by Lucy Allen
I don’t know anyone who hasn’t been affected by the financial crisis in the last couple of years. Heck, even with no assets to my name to lose I find myself scrounging for change in the couch for subway fare. Of course, any world crisis is always ripe for parody and countless plays and tv shows pop up to give their own commentary on the disaster. Spent, which opened last night at the Factory Theatre, is one of those many shows. It’s one of the only shows, though, that does it right.
Spent, created by Theatre Smith-Gilmour, is mainly about two now out of work executives down on their luck immediately after the financial crash of 2008. Over-eduated and unemployed, the men decide to take the extreme way out and soon find themselves on top of a building on Bay Street. From there, they begin a journey to heaven, hell and beyond.
The show is a combination of satire and physical comedy, using both clown and mime to tell the story. Switching back and forth between the two men contemplating their lives and a BBC news broadcast, the show takes a good close look at that took hold of so many and ultimately led to their downfall.
It would be very easy in a show like this to hit the audience over the head with its message, but Spent manages to keep things entertaining and moves the show along before things can get too heavy handed. From the moment one of the men walks out at the top of the show holding a pathetic cardboard sign that says “Hire Me”, the audience was barely able to hold back their laughs for the entire hour length show.
I can’t imagine that the show would be nearly as entertaining though without performers Ravi Jain and Adam Paolozza. I honestly don’t think I’ve ever seen such flawless performances on stage and I can’t imagine the insane amount of energy, talent and technique required to pull it all off. My guest for the evening, Gill, was impressed with their ability to not only switch characters at a moment’s notice, but to keep each of those characters separate without one performance bleeding into the next.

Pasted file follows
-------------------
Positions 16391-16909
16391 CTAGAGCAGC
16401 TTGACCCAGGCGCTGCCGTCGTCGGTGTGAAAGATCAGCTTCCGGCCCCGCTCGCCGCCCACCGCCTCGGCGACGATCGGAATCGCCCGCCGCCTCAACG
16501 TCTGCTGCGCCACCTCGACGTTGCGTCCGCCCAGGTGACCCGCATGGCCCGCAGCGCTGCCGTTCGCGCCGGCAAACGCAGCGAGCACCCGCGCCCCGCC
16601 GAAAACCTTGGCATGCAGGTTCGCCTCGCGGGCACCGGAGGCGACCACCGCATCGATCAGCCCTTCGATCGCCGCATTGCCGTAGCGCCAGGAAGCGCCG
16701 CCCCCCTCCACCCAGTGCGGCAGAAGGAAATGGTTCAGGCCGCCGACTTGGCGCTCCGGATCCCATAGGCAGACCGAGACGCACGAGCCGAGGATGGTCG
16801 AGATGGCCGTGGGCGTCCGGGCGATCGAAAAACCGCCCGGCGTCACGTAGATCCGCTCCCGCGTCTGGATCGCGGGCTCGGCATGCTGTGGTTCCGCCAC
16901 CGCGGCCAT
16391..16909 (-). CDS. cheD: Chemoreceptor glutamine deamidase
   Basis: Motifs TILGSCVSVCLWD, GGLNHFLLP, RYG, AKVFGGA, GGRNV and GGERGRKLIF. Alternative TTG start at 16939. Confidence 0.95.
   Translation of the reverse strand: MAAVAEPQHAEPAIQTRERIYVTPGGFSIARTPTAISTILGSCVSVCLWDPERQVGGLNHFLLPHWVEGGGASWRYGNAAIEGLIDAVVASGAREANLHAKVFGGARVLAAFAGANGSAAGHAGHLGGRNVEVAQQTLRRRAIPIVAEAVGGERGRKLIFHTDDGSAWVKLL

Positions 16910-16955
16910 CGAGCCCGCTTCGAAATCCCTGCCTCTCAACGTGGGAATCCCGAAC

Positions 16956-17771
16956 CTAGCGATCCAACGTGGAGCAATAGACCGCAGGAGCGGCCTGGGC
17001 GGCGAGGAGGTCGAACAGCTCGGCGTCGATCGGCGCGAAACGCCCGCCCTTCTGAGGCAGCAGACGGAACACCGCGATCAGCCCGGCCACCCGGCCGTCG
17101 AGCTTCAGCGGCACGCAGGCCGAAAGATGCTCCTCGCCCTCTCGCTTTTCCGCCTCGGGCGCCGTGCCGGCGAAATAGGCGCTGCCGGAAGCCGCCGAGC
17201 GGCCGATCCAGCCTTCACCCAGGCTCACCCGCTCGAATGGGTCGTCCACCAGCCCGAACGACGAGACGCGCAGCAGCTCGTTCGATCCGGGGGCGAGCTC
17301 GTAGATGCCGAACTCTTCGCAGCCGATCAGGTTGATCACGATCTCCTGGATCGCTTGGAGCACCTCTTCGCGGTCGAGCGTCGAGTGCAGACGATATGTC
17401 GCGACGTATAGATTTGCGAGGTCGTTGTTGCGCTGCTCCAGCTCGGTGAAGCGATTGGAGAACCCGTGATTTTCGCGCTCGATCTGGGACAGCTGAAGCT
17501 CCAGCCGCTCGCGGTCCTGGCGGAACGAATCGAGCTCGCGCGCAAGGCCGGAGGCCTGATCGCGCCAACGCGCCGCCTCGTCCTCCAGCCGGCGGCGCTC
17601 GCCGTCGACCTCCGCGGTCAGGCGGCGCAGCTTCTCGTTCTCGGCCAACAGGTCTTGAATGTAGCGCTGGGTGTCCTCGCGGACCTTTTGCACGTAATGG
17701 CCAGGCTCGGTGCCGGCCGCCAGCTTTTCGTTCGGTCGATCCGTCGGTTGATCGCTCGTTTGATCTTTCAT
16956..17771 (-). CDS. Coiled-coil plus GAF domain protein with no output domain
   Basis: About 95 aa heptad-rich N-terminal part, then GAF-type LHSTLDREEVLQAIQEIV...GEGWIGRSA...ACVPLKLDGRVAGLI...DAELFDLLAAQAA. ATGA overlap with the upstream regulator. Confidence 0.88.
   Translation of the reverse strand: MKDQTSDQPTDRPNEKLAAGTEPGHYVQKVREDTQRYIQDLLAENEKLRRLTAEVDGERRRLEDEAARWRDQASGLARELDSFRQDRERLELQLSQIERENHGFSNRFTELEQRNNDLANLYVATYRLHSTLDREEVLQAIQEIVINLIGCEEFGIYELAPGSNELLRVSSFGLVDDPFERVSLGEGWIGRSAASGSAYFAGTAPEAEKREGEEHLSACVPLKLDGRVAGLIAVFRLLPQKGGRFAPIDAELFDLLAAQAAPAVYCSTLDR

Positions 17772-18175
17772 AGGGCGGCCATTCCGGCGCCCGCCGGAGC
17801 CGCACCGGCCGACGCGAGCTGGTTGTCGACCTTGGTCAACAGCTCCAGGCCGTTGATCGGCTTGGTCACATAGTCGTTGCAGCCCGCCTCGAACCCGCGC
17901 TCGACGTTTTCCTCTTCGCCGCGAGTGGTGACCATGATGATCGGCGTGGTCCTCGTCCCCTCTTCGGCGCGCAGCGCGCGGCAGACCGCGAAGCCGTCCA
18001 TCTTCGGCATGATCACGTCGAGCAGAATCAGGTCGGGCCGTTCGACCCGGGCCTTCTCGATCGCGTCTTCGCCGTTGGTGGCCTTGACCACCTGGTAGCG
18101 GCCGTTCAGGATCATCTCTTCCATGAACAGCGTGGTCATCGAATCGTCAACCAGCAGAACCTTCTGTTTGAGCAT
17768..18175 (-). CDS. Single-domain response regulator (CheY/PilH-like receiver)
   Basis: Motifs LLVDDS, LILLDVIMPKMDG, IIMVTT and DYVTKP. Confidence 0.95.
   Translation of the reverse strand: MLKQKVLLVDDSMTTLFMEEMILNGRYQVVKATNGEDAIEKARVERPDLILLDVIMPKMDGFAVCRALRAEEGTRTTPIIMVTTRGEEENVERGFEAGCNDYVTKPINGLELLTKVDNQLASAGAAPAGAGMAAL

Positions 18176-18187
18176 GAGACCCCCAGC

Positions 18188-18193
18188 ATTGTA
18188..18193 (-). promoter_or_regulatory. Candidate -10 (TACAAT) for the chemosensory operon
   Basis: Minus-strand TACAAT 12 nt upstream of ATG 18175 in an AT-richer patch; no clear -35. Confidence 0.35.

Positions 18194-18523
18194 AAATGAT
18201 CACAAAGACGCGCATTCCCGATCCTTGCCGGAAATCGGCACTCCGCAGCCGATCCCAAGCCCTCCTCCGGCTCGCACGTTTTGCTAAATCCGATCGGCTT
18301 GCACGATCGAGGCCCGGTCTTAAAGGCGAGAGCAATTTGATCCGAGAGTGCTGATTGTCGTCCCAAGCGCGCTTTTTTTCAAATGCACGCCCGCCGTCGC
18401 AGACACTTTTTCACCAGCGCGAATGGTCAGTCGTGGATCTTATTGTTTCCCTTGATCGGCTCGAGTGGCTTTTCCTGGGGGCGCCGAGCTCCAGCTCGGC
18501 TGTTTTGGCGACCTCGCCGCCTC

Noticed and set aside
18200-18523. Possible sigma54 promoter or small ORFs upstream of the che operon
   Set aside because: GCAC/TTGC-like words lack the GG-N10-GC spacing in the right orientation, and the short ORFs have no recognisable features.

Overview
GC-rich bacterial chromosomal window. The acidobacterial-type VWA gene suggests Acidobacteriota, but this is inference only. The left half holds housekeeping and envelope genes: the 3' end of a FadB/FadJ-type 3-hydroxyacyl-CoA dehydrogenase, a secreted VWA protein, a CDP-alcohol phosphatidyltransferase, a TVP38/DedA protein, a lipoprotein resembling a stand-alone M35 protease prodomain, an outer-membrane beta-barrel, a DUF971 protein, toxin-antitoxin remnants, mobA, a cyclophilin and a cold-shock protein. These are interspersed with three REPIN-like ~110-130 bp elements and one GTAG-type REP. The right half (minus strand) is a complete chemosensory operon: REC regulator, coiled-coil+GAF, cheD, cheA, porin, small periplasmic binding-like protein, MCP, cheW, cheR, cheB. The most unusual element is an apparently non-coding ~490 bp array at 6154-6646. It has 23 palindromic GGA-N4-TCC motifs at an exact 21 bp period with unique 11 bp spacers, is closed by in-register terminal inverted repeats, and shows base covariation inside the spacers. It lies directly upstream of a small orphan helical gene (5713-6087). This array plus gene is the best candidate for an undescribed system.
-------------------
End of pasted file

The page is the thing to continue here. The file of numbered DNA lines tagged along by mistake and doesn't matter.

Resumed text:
One of the best examples of this (and one of my favourite parts) was a news segment called “Rapid Fire” where Paolozza and Jain played six different people arguing over the plight of the two men. The switches became quick and fevered as the scene went on, but there was never any doubt as to which character was speaking or what was being said. Even though there were only two men on stage, it still sounded like six voices all arguing at once.
The scenes involving the two men uses very little dialogue and relies mostly on mime and physical comedy to tell the story. These were definitely my favourite parts of the show to watch, whether it was watching them eat a meal or fall through the air while flapping their ties in the wind. It was pretty much like watching a cartoon play out on stage.
The best part about the show for me though was the fact that I didn’t necessarily know where it was going or what was going to happen. The slightly absurd nature of Spent made the outcome of each scene somewhat unpredictable. I think as a result a couple of scenes tended to drag but I think that was mostly due to my own anticipation of what would happen next. And I have to say, with the amount of theatre I’ve seen in the last couple of years, it’s getting harder to surprise me so it’s safe to say I enjoyed the unpredictable ride.
At the end of the Spent, both actors came out to encourage everyone to tell one or two friends about the show. They needn’t have bothered. I already had ten friends in mind who I would tell about it. It’s relatable, funny, and intelligent. If you have time in the next couple of weeks and need a good laugh or just need to see some good theatre, go see Spent.
–Spent is playing in the Factory Studio Theatre (125 Bathurst Street) until Nov 28
-Showtimes are Tues-Sat at 8pm and Sun at 2:30pm
-Tickets are $15-28 with PWYC on Sun
-Tickets can be purchased online or by calling the box office at 416-504-9971
-Photo provided by Staf Publicity